Skip to main content

No end to misery of Goa tribal villagers who protested against iron ore mines', transporters' air, noise pollution

By Ashok Shrimali*
There is no end to misery of 45 tribals of a small Goa village, Sonshi, who were arrested in April this year for protesting against air and noise pollution which villagers say is caused by thousands of trucks running via the small road in the village.
Kept in judicial lockup for nine days in April, pressure began building when they refused to sign the bail bond and their school going children protested before the Police Station.

However, cases against the tribals have not yet been withdrawn, even though the High Court of Bombay at Goa and the Goa Child Rights Commission took up suo motu cognizance of the incident.
 The matter is still pending, even as the authorities have admitted in their report to the court that there was serious violation of law and that pollution was at a much higher level than the permissible limit.
A police report to the Goa administration, a copy of which is with Counterview, admits that daily 800 to 900 trucks ply through this route covering about 4,000 trips, transporting iron ore of six mining companies.
It says, “About 60 to 70 families residing at the starting point of these mines at Sonshi village next of the road are facing immense dust and sound pollution because of iron ore transportation”, adding, one of the mining companies has proposed to “increase 117 more trucks to ply through the same route.”
Seeking change of route for the truckers, the report says, there also exists a school in this area, with transportation carried out next to the school. Pointing out that here “about 20 to 25 trucks ply in a minute through this road, leading to dust pollution”, it warns of “fatalities due to vehicular accident.”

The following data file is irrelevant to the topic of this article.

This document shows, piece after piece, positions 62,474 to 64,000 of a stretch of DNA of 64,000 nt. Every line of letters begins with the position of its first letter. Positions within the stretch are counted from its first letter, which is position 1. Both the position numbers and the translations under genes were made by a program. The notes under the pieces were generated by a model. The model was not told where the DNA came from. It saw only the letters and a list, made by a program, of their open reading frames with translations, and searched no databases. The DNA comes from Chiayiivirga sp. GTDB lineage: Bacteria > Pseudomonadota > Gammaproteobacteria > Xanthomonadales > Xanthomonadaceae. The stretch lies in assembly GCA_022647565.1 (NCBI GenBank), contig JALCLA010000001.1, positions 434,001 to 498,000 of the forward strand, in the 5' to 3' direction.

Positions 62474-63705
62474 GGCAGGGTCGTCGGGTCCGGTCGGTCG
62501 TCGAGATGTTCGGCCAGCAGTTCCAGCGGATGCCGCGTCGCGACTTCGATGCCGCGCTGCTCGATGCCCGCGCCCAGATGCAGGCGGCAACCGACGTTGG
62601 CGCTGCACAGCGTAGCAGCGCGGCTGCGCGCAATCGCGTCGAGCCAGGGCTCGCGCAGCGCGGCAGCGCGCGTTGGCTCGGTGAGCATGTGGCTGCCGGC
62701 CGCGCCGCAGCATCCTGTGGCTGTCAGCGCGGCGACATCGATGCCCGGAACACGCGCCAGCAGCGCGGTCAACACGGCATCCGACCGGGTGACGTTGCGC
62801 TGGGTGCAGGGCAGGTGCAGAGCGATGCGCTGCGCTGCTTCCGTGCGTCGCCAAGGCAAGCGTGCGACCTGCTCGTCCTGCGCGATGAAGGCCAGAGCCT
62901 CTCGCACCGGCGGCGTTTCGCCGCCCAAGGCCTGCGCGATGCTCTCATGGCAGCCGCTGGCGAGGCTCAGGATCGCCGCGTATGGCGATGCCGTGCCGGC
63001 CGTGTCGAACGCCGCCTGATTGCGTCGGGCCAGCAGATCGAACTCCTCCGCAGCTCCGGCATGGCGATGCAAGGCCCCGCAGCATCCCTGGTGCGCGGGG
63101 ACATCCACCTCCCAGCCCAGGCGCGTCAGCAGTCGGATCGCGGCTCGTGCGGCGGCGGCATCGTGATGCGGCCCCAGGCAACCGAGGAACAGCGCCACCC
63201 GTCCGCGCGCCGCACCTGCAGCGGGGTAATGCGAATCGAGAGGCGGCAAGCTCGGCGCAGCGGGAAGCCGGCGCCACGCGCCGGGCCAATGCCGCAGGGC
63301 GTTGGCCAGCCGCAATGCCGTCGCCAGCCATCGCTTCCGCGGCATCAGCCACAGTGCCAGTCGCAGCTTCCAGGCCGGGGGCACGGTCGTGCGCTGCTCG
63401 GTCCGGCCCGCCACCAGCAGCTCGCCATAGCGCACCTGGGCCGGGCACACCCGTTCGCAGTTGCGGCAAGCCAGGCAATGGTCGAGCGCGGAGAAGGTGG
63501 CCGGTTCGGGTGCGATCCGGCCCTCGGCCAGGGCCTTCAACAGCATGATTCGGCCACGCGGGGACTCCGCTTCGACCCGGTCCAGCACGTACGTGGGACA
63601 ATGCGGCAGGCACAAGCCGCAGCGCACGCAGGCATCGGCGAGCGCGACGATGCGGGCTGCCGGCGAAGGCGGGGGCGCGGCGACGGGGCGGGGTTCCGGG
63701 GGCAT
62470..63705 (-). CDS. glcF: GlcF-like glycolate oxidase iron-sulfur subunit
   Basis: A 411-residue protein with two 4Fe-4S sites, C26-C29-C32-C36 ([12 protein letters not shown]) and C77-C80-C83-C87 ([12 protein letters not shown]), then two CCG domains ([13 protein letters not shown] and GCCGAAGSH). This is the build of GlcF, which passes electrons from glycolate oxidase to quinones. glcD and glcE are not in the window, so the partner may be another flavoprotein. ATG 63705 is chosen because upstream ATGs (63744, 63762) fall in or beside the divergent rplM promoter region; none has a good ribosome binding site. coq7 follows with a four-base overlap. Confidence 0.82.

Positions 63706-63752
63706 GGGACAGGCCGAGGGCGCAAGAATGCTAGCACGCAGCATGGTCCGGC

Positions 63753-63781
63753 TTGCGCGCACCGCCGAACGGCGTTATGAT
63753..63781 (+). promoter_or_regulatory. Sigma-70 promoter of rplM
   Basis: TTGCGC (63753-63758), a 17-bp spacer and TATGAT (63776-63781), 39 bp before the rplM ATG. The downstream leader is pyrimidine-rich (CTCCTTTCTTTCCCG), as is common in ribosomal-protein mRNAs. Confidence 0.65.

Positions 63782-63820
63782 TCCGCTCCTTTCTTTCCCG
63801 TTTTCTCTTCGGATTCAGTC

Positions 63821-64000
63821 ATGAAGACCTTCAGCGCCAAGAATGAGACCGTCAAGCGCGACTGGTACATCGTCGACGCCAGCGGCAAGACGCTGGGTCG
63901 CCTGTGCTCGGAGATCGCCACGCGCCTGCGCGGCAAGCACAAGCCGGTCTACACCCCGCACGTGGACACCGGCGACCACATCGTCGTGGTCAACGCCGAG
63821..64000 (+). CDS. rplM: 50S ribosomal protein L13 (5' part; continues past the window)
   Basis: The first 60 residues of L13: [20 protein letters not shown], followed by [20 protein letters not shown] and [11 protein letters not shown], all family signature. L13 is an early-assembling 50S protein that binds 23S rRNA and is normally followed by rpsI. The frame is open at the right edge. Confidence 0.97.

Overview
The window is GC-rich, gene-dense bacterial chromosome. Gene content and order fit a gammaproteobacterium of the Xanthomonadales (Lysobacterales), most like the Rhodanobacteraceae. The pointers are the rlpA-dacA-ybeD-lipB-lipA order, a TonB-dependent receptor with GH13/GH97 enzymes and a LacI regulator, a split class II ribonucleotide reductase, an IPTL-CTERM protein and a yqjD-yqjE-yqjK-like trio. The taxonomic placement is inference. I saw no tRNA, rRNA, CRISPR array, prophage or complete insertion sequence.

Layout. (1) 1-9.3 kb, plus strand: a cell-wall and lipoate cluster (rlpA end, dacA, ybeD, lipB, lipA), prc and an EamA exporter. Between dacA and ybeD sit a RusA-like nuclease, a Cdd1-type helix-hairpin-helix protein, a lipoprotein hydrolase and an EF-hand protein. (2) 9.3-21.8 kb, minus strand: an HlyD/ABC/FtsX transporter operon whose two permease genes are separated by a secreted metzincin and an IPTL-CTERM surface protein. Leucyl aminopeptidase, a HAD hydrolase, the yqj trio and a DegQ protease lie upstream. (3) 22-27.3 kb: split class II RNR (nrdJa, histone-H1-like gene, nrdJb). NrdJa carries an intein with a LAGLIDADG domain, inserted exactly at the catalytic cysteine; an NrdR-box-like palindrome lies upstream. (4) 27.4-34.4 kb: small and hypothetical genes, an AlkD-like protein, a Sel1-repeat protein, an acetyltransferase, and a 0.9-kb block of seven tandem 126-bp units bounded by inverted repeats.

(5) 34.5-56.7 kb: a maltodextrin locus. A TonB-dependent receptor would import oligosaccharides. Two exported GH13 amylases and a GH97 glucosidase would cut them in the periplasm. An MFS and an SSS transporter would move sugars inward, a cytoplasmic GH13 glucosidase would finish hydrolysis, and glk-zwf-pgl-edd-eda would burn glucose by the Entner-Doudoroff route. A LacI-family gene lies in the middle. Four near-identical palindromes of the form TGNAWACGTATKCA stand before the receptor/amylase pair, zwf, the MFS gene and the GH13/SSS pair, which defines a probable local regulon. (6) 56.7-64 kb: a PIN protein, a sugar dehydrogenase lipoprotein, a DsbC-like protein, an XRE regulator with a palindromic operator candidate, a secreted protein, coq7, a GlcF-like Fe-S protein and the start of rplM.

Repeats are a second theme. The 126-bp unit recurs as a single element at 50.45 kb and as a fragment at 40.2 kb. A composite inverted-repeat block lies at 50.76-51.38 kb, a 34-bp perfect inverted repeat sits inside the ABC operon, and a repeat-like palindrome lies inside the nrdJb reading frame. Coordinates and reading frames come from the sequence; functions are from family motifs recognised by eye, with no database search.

Ravindra Vellip of mines, minerals & People (mm&P), a civil rights organization, who has taken up the tribals’ cause, says, the mining was being carried out in violation of the Supreme Court Judgment in Writ Petition 435 of 2012, in which it directed the Goa State Pollution Control Board (GSPCB) to “strictly monitor the air and water pollution in the mining areas.”
Following an Aam Aadmi Party (AAP) gherao on April 26, the GSPCB, he says,  “woke up from its long sleep, issuing “show cause notice to the mining companies at Sonshi.” Yet, shockingly, he adds, “The GSPCB itself allowed mining companies to violate its own norms and conditions for more than five months.”
Vellip says, “The questions arises, why did Sonshi villagers arrested? Why charges were filed against them and why they were kept in judicial lockup for about 9 days?”, underlining, “It was GSPCB who failed to act. It was the GSPCB who violated the basic fundamental right of Sonshi villagers, their right to life, to fresh air and water, right to live.”
A mm&P  statement, quoting villagers, estimates that about 1,200 trucks ply daily converting about 10,000 to 12,000 daily trips through the village road, which means, “considering the average quantity of 10 tonne per truck, the total quantity of ore transported daily from six mining leases is approximately 0.1 MT per day.”
Meanwhile, in a letter to the Goa governor, with copies forwarded to the chief minister, the state police chief and senior officials of the state environment department, including the GSPCB, the local villagers have complained have sought immediate stopping of “illegal mining”.
---
 
*Secretary-general, mines, minerals & People

Comments

In GOA, Govt., authorities, police, GPCB, Mines Dept., etc. all are on paybooks of Mining companies, hence, they will never act. Unless there is a public cry and HC, HUman rights, take cognizance and move, there will be no action. Suffering public let cry or die, no one cares.

TRENDING

Telangana govt proposes to give unfettered powers to forest officials, 'help' corporates

By Dr Palla Trinadha Rao*
The Telangana Government is contemplating to replace the Telangana Forest Act 1967 with a new law - the Telangana Forest Act (TFA) 2019, trampling the rights of adivasis ensured under the Scheduled Tribes and other Traditional Forest Dwellers (Recognition of Forest Rights) Act, 2006 (FRA Act 2006) and Panchayats Extension to Schedule Area (PESA) Act 1996 both of which are central acts.

RSS, Hindu Mahasabha were 'subservient' to British masters: Nagpur varsity VC told

Counterview Desk